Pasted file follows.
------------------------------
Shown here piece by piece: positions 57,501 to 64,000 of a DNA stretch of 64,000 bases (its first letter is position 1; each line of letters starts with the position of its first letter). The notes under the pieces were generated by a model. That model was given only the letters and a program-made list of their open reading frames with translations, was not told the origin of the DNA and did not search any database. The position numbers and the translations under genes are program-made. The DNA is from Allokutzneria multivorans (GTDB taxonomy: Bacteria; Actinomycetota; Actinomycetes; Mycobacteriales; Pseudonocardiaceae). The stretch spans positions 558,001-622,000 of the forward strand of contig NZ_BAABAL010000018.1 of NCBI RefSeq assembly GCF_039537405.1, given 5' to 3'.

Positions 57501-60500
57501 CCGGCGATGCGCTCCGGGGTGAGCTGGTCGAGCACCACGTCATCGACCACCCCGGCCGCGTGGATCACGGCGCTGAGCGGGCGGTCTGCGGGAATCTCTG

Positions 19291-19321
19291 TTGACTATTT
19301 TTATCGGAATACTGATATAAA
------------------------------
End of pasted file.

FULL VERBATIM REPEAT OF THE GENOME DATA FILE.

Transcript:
Shown here piece by piece: positions 57,501 to 64,000 of a DNA stretch of 64,000 bases (its first letter is position 1; each line of letters starts with the position of its first letter). The notes under the pieces were generated by a model. That model was given only the letters and a program-made list of their open reading frames with translations, was not told the origin of the DNA and did not search any database. The position numbers and the translations under genes are program-made. The DNA is from Allokutzneria multivorans (GTDB taxonomy: Bacteria; Actinomycetota; Actinomycetes; Mycobacteriales; Pseudonocardiaceae). The stretch spans positions 558,001-622,000 of the forward strand of contig NZ_BAABAL010000018.1 of NCBI RefSeq assembly GCF_039537405.1, given 5' to 3'.

Positions 57501-60500
57501 CCGGCGATGCGCTCCGGGGTGAGCTGGTCGAGCACCACGTCATCGACCACCCCGGCCGCGTGGATCACGGCGCTGAGCGGGCGGTCTGCGGGAATCTCTG

Positions 19291-19321
19291 TTGACTATTT
19301 TTATCGGAATACTGATATAAA